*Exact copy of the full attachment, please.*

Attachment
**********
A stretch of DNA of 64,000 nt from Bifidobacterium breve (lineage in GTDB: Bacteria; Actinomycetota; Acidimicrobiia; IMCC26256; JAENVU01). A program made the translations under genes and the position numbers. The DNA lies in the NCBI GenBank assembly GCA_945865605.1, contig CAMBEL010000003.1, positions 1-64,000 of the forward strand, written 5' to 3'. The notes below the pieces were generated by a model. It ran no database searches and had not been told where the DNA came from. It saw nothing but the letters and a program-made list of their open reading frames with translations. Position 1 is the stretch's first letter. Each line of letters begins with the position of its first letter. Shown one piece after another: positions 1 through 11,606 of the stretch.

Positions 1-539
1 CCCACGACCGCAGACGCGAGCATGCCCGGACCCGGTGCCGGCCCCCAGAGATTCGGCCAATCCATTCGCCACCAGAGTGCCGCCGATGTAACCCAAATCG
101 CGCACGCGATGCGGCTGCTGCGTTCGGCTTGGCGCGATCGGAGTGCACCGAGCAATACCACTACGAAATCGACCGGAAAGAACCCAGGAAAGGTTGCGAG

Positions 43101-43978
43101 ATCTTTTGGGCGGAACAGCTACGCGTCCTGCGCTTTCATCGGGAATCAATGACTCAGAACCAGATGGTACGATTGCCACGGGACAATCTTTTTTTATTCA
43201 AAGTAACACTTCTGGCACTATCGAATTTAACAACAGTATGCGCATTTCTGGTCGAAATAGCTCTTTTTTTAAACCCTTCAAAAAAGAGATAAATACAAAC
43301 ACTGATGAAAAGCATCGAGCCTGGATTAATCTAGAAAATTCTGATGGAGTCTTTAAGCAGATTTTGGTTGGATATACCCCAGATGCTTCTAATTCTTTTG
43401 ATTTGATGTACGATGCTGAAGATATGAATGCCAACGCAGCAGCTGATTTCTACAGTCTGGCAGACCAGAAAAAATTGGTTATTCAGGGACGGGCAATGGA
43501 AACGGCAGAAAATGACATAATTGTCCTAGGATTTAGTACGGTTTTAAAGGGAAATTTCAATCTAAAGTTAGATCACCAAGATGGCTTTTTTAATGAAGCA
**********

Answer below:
A stretch of DNA of 64,000 nt from Bifidobacterium breve (lineage in GTDB: Bacteria; Actinomycetota; Acidimicrobiia; IMCC26256; JAENVU01). A program made the translations under genes and the position numbers. The DNA lies in the NCBI GenBank assembly GCA_945865605.1, contig CAMBEL010000003.1, positions 1-64,000 of the forward strand, written 5' to 3'. The notes below the pieces were generated by a model. It ran no database searches and had not been told where the DNA came from. It saw nothing but the letters and a program-made list of their open reading frames with translations. Position 1 is the stretch's first letter. Each line of letters begins with the position of its first letter. Shown one piece after another: positions 1 through 11,606 of the stretch.

Positions 1-539
1 CCCACGACCGCAGACGCGAGCATGCCCGGACCCGGTGCCGGCCCCCAGAGATTCGGCCAATCCATTCGCCACCAGAGTGCCGCCGATGTAACCCAAATCG
101 CGCACGCGATGCGGCTGCTGCGTTCGGCTTGGCGCGATCGGAGTGCACCGAGCAATACCACTACGAAATCGACCGGAAAGAACCCAGGAAAGGTTGCGAG

Positions 43101-43978
43101 ATCTTTTGGGCGGAACAGCTACGCGTCCTGCGCTTTCATCGGGAATCAATGACTCAGAACCAGATGGTACGATTGCCACGGGACAATCTTTTTTTATTCA
43201 AAGTAACACTTCTGGCACTATCGAATTTAACAACAGTATGCGCATTTCTGGTCGAAATAGCTCTTTTTTTAAACCCTTCAAAAAAGAGATAAATACAAAC
43301 ACTGATGAAAAGCATCGAGCCTGGATTAATCTAGAAAATTCTGATGGAGTCTTTAAGCAGATTTTGGTTGGATATACCCCAGATGCTTCTAATTCTTTTG
43401 ATTTGATGTACGATGCTGAAGATATGAATGCCAACGCAGCAGCTGATTTCTACAGTCTGGCAGACCAGAAAAAATTGGTTATTCAGGGACGGGCAATGGA
43501 AACGGCAGAAAATGACATAATTGTCCTAGGATTTAGTACGGTTTTAAAGGGAAATTTCAATCTAAAGTTAGATCACCAAGATGGCTTTTTTAATGAAGCA